The table next to THEM also spoke up in my support and in support of my manager, who was working just as hard. It literally went like this in a near-perfect circle around the room, with everyone chiming in.

I don’t know if we were blessed with an unusually kind group of people or if it was some sort of bizarre example of peer pressure, but it was wonderful. Everyone left a good tip. That family that started the Dominoes of Niceness falling? They left nearly a 50% tip.

Closing The Store And Closing The Door On Employee-Manager Relations

, , , , | Working | October 13, 2021

I was working at a restaurant for six months on probation. Lawfully speaking, if a restaurant wants a person to continue working, they are obliged to provide a full contract to the employee; otherwise, they are breaking labor law. However, most companies get around this by “goading” an employee into quitting if they don’t want them by slashing hours or scrutinizing their work meticulously. It’s a scumbag tactic and this restaurant is no exception.

It’s a late Saturday afternoon and I am due to finish at 6:00 pm. Our supervisor, who is the biggest brown nose you will ever meet, has talked non-stop about his friends who are out on the town this night, directly implying that he wants to go out with them even though he is closing. He knows that I am busy on Saturday evenings with my own podcast, so he hasn’t asked me if I would be interested in closing. At 5:50 pm, the following message appears on our Facebook group.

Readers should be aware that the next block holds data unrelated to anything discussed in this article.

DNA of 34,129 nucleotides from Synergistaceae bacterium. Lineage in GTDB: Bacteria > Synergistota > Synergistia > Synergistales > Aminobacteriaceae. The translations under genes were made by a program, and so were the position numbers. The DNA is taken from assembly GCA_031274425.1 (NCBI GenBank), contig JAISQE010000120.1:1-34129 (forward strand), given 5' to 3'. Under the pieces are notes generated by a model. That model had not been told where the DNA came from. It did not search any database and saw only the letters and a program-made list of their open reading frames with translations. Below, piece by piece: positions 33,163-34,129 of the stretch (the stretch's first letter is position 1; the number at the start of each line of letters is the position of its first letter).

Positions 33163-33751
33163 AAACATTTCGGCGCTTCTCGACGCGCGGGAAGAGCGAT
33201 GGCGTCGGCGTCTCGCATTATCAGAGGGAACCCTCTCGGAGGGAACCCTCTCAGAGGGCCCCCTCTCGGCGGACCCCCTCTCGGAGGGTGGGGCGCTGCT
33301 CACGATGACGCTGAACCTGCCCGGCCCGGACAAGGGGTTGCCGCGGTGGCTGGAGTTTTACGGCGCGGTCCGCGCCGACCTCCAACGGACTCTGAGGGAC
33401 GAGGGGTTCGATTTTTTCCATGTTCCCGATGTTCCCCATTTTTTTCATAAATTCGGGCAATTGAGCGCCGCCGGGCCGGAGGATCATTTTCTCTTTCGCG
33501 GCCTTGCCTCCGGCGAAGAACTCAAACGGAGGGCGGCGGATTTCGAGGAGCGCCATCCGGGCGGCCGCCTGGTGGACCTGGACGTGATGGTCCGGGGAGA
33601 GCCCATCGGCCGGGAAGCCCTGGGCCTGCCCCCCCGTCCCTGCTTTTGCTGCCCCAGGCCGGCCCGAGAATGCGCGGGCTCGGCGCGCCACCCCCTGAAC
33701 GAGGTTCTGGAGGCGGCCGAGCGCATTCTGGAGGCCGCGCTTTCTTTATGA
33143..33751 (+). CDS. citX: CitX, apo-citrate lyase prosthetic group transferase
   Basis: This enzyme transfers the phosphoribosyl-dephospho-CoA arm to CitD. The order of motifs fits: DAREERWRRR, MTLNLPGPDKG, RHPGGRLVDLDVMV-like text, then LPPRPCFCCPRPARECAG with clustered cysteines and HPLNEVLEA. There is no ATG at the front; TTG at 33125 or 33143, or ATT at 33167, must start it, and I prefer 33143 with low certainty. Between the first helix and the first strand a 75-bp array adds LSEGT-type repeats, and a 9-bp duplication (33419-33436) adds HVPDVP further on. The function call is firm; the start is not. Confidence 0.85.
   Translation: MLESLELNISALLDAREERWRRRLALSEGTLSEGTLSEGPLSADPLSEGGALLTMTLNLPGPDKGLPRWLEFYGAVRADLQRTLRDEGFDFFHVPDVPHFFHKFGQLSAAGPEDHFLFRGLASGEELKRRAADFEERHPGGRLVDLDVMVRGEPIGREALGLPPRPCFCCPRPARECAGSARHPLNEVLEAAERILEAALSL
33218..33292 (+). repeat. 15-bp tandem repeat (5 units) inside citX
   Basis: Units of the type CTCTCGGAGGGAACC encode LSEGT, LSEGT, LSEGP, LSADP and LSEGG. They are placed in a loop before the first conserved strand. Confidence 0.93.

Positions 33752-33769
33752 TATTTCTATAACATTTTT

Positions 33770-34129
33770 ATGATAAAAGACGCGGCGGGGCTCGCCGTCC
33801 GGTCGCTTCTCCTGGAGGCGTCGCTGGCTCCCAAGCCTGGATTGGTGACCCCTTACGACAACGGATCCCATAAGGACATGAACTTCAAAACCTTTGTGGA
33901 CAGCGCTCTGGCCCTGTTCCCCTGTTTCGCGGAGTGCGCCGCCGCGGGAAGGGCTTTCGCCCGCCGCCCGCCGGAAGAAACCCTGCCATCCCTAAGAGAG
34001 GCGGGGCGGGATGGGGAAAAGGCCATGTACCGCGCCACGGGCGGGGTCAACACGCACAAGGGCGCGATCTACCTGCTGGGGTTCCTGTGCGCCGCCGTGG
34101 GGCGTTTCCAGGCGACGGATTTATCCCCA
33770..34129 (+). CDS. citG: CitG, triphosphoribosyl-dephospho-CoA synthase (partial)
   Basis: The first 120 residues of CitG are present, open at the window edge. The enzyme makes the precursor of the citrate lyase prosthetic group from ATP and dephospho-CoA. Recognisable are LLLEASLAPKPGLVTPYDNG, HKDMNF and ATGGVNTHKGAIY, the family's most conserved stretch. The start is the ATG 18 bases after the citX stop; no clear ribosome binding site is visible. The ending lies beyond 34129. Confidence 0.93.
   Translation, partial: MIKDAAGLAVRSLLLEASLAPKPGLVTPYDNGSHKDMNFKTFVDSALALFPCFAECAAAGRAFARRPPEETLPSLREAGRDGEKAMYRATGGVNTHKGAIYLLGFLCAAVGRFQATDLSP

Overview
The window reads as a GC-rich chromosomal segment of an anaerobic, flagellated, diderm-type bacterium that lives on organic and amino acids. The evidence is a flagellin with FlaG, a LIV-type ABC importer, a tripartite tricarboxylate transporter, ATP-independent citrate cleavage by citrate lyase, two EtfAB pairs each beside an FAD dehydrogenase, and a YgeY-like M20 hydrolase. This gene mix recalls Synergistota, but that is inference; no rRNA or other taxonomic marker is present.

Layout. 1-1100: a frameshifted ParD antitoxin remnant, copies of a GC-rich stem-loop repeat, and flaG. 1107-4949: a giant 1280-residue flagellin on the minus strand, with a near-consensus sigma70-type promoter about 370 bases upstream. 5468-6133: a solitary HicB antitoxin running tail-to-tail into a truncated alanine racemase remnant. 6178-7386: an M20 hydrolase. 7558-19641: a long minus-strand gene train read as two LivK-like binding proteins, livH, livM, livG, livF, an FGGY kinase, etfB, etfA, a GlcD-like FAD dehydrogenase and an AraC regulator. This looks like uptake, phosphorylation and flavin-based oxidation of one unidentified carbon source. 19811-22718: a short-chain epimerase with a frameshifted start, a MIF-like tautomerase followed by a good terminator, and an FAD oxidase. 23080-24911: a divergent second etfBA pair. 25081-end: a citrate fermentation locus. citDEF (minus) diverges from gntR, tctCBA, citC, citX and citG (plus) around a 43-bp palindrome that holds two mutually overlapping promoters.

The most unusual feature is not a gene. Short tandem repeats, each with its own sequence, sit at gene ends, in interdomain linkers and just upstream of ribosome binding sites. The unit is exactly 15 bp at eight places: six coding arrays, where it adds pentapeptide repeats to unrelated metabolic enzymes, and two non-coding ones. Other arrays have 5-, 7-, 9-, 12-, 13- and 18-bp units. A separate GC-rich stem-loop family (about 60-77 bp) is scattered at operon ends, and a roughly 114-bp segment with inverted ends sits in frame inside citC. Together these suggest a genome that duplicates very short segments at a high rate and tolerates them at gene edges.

Restaurant Manager: “[Supervisor], you can leave at 6:00. [My Name] will close tonight.”

For the record, I would have happily considered closing, if I were asked. But now I feel that I am being forced to so the supervisor can have a good night, so I decide to stand up for myself.

Me: “No, I cannot close tonight. I’m busy.”

Restaurant Manager: “[Supervisor] is not feeling so good, [My Name], and nobody else knows how to close. You haven’t had many hours recently, either, so you can close tonight and make up for them.”

Me: “And that’s my problem, because? You decided to cut my hours this month, and even if I closed tonight — which I am not doing — I would be looking at only two hours, tops, if we’re lucky. It would not make any difference to the hours I normally did before. Sorry, [Restaurant Manager], but I am not closing.”

Restaurant Manager: “What are you doing tonight, then, [My Name]? Going out?”

Me: “Not that it is relevant, but I actually have a podcast lined up.”